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Husband, father, grandfather, friend...a few of the roles acquired in 61 years of living.  I keep an upbeat attitude, loving humor and the singular freedom of a perfect laugh.  I don't let curmudgeons ruin my day; that only gives them power over me.  Having experienced death once, I no longer fear it, although I am still frightened by the process of dying.  I love to write because it allows me the freedom to vent those complex feelings that bounce restlessly off the walls of my mind; and express the beauty that can only be found within the human heart.

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Thursday, June 30, 2011

The Worst Fear*

Copyright © 2011 by Ralph Couey

*Johnstown, PA Tribune-Democrat
July 10, 2011
as "Speak your mind, share your heart"

It’s called Glossaphobia.  No, it’s not about your brand of car wax or furniture polish. It’s the technical term for the fear of public speaking.  Countless surveys and public researches have listed this particular dread as number one above all others.  It leads fear of death, spiders, darkness, heights, people, flying, open spaces, thunder and lightning, and confined spaces. 
Kinda strange when you think about it. 
If someone walked up to you in the dark and put a black widow spider in your face in the middle of a crowd of people standing at the edge of the Incline Plane lookout platform during a thunderstorm and demanded that you give a speech or die, I don’t think anyone would quibble over the choice. 
But according to the researchers, 3 out of every 4 people suffer from some form of speech anxiety, so you’re not alone.  It doesn’t seem to matter whether the audience is a few friends at a dinner party, or an auditorium full of hostile politicians, the fear is the same. 

The anxiety starts when you receive the assignment.  Immediately, the mind goes blank in panic.  “What in the world am I going to say?”  What if I make a fool of myself up there?”  “Maybe I’ll get the flu!”  You do the research and jot down some notes, or maybe you try to prepare a full manuscript.  On the day of, you enter the place nervously.  Your heart is beating rapidly, your palms moist. 
Then the moment of truth.  You step forward and look out at the audience.  Your mind’s eye sees the chairs filled with predators waiting to pounce.  Your hands shake, but not as much as your voice.  Your heart is now pounding so loud that it must be audible to the audience.  As you speak, the words seem choppy, your delivery rough and unpolished.  But as you get into the speech, something happens.  You concentrate more on the subject matter and you discover that you really do have something to say.   Then, suddenly you’re finished.  There’s a breathless pause, then the room erupts in applause.  You look out there and see, not a herd of predators, but a room full of normal people, smiling at you.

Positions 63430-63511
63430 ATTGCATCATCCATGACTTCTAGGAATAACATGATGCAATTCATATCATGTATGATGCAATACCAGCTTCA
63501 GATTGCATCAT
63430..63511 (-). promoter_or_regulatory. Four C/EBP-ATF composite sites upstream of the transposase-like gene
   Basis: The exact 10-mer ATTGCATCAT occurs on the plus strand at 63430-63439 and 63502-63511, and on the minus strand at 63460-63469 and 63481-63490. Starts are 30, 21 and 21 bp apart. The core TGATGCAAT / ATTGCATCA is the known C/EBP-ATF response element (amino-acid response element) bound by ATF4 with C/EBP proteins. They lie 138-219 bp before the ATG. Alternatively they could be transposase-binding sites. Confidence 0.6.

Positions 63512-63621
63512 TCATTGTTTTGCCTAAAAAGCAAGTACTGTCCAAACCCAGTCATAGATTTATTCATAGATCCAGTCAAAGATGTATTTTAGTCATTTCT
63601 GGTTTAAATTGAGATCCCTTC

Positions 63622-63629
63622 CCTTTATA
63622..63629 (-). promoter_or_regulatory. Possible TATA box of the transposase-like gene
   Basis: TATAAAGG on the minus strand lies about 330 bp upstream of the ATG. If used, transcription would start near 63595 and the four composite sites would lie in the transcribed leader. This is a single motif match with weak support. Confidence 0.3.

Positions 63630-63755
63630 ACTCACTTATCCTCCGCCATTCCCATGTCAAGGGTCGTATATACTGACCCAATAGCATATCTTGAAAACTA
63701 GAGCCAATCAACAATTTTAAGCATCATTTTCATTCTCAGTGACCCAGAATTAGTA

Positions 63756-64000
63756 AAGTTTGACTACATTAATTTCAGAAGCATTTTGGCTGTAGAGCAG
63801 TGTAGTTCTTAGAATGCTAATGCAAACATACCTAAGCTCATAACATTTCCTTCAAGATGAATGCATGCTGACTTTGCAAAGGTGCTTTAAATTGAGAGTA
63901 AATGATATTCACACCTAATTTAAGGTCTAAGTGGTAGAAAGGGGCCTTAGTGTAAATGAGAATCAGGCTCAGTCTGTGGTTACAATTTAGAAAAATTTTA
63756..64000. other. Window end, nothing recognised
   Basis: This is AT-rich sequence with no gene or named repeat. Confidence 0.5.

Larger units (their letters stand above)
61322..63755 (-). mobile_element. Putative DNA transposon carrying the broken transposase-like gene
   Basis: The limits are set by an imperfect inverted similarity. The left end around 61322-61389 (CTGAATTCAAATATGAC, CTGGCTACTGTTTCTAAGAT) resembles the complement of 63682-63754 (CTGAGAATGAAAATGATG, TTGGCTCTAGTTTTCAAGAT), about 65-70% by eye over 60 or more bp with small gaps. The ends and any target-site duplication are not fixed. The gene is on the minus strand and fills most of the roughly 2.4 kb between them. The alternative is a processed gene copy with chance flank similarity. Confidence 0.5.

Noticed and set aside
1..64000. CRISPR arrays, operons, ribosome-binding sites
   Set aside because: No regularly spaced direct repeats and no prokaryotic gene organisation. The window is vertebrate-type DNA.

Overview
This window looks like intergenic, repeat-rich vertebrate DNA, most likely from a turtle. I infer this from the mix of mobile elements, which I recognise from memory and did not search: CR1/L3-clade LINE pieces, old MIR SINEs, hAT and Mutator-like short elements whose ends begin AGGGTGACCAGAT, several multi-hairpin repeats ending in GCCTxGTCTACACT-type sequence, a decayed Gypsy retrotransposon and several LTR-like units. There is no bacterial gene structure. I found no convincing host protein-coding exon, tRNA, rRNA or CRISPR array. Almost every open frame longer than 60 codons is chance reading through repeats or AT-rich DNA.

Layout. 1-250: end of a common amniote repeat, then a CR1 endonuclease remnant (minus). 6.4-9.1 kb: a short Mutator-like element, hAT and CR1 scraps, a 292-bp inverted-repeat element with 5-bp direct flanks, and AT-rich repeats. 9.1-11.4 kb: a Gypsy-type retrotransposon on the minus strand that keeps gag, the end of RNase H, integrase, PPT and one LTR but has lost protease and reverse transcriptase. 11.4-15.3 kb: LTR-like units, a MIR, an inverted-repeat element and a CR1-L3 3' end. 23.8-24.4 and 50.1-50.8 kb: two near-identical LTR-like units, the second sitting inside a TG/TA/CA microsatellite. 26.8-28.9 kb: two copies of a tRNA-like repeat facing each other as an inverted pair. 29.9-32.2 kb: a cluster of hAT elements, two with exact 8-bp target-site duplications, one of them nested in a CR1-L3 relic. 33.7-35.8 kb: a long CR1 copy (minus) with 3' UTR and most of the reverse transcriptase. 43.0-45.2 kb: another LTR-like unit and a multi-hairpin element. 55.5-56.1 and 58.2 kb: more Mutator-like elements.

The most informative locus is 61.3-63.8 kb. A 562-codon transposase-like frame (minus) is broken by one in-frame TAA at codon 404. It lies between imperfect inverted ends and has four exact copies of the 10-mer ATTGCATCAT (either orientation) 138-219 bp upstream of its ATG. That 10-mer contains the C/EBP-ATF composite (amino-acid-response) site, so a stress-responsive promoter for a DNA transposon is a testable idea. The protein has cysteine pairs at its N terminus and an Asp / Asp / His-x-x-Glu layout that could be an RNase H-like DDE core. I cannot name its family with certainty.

Afterwards, folks congratulate you, complimenting your speech.  You feel pretty good about yourself, but mainly relieved that the ordeal is over.  Then the host comes up and says,
“Wonderful speech!  Can you do this again next month?”
Most of the anxiety of public speaking comes from a fear of the audience.  But think of yourself sitting out there.  Were you really hanging on every word?  Were you looking forward to capitalizing on every mistake the speaker made?  Or were you drifting in and out, thinking about work, the grocery list, or the weekend chores?  If that was the case, then surprise!  You’re normal. Very few people have the attention span to commit to memory every word spoken in a speech. 
I once asked a veteran orator about how he could stand in front of large audiences without fear.  He said that even though there were a thousand people in the audience, roughly half of them had their minds somewhere else.  Others were drifting in and out.  “So, out of a thousand people,” he said, “there are only about 8 or 10 who are really listening.” 
In my life, I’ve done a lot of public speaking, both in and out of church.  Over time, I’ve lost my fear of audiences and I genuinely enjoy myself.  A speech, after all, is really nothing more complicated than a conversation with a lot of people.  Most people are clearly articulate when speaking to their friends.  Think of a speech in that context; as a conversation.
There are three things that really make a speech.  The clarity and brevity of the words, the strength of the delivery, and the power of the moment.  At Gettysburg, Edward Everett spoke eloquently for two hours.  Nobody remembers what he said.  Lincoln spoke for two minutes, and his words no one will ever forget.
I was blessed with a father, a full-time minister, who gave more sermons in his lifetime that anyone could reasonably count.  After receiving my first preaching assignment, I asked him for any advice he might  have.  He thought for a moment, then said, “Don’t trip and fall on your way to the podium.”
We all have something to say.  Stand up; speak your mind and share your heart.  You may surprise yourself.
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